HANSARD: I was very, very, very fortunate. My headmaster in school was a DJ. but he really tuned into me and, you know, we would talk about Dylan and we'd talk about Neil Young or Van Morrison. And I remember him saying to me, Glen - you know - you're not very good to me in terms of what you do in school.

He said, so listen; I've got an idea. And he said, why don't you leave school; go out today, and start busking on the street. Go out and start singing Dylan songs on the street. And I'll tell you what. I'll make a deal with you. If in a year it doesn't work out for you, then you can come back to school, and I'll make up some excuse, and we'll get you back into the class. But if it does work out for you, just keep going with it.

And I went out, and I kind of realized it was my second education. And I went back all those years later, after we won the Academy Award. It was fascinating. I went back to the school, and my headmaster said to me - he said the most amazing thing. He said well, Glen, at 14 you went off and you took one subject, and this is your A.

SIMON: Let's ask you about another song, if we can - "Philander."


SIMON: Well, let's hear a little first.


HANSARD: (Singing) Here on a corner, I'm kissing my philander. She never said goodbye, only see you later.

SIMON: Is this a story or a memory?

HANSARD: You know, it's a memory. I wrote that song when I was 18, and I never did anything with it. And I remembered all the words. It was funny. I didn't think I would and once I started singing it, the whole song came back - as if it was waiting to be recorded only now. It was almost like I wrote the song as a kid, but I wasn't worthy of singing it till I was much older, till I had more authority.


HANSARD: (Singing) come on, you little actor. Don't let me down, philander.

SIMON: Yeah. Well, authority counts for a lot.

HANSARD: Well, absolutely. And I really believe, you know, you earn your voice. You're not born with it. At a certain point in your life, there are certain songs that are ready to be sung.

SIMON: Where do you see yourself going for the next 30 years? Thirty months.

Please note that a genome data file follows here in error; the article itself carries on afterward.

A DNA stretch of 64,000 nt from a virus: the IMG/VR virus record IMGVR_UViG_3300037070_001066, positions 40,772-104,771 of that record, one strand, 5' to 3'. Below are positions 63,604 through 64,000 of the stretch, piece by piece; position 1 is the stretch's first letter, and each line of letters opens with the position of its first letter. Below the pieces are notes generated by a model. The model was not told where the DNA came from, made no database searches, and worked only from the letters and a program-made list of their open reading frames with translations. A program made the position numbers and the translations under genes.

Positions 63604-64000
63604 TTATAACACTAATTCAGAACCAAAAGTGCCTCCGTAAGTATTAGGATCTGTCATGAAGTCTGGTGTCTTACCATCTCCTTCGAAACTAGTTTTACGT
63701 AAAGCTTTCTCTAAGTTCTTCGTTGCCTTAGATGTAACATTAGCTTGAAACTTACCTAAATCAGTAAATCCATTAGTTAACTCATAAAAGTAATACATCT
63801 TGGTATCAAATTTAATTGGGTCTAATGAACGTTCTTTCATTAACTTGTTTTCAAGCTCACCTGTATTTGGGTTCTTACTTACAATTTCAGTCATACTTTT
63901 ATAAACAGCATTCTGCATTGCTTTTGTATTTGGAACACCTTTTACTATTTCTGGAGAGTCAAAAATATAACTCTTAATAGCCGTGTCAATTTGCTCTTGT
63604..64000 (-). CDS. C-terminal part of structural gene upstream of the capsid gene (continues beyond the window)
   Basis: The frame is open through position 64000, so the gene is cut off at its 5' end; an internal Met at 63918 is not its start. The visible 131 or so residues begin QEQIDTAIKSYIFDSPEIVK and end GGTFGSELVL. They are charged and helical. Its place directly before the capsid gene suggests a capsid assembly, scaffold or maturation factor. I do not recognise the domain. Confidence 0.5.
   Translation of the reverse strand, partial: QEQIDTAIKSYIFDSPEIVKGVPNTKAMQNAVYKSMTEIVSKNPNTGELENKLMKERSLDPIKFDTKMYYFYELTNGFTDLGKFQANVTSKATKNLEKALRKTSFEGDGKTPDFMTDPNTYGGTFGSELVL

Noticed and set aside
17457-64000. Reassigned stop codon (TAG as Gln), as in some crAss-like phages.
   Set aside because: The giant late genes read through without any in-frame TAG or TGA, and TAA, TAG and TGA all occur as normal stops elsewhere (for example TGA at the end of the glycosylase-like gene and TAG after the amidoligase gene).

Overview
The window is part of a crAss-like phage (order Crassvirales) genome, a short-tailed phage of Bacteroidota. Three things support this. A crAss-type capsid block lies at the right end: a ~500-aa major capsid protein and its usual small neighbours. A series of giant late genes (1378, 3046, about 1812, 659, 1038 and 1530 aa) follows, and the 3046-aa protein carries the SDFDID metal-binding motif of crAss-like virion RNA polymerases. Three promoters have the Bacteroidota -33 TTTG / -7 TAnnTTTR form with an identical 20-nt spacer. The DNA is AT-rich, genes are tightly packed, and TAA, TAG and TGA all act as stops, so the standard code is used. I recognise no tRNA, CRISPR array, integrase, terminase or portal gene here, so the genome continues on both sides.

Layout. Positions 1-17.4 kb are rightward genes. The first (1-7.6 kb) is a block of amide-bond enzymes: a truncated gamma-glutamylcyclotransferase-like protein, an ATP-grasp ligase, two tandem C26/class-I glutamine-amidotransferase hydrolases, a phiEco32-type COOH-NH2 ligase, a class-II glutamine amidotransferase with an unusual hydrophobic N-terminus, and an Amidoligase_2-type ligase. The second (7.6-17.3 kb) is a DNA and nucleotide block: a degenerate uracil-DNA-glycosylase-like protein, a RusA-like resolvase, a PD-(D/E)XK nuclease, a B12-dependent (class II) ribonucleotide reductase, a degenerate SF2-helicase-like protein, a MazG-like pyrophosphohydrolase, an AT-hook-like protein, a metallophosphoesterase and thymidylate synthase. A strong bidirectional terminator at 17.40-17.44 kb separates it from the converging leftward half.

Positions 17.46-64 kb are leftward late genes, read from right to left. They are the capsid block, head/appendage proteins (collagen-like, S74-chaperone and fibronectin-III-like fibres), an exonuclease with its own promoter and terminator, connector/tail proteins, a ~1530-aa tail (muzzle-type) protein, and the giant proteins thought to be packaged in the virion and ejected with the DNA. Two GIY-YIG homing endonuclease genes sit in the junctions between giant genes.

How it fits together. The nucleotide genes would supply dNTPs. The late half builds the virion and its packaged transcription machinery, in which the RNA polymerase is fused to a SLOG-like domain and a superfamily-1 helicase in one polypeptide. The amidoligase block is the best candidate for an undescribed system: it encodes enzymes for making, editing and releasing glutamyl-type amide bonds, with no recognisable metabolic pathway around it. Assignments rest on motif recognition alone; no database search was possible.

HANSARD: You know, I love making music right now. I love living the gypsy life, and I will do that until it no longer nourishes me. And when it doesn't, I'll take a break. Because when the soil goes fallow, you must leave the field for a couple of years to regain its nutrients and its strength.

That's why I called the album "Rhythm and Repose." It was very much a title of my age because I've realized recently that rest is equally as important as work. You don't work, work, work, and then take some rest. You work, you rest; you work, you rest. The imagination is our greatest - it's our greatest ally.

I mean, everything I'm doing today, I imagined when I was standing at bus stops with my guitar on my back. And when I sat at the back of the bus, on me way to the city, to go play music on the street - everything I imagined at the back of that bus, is what I'm doing now.

So the imagination is a very, very powerful thing and it, literally, invents the path before you. And if your head is stuck in Facebook or texting or something - which is all fine - you might imagine yourself into a kind of a cul-de-sac. And I worry about that for people.

SIMON: Glen Hansard, speaking from New York. His new CD, "Rhythm and Repose" And you can hear all the music from it, at Thanks so much for being with us.

HANSARD: Thank you. I really appreciate the chat.

SIMON: This is WEEKEND EDITION from NPR News. I'm Scott Simon.


HANSARD: (Singing) I'm working on a high hope and if it all works out, you might just see me...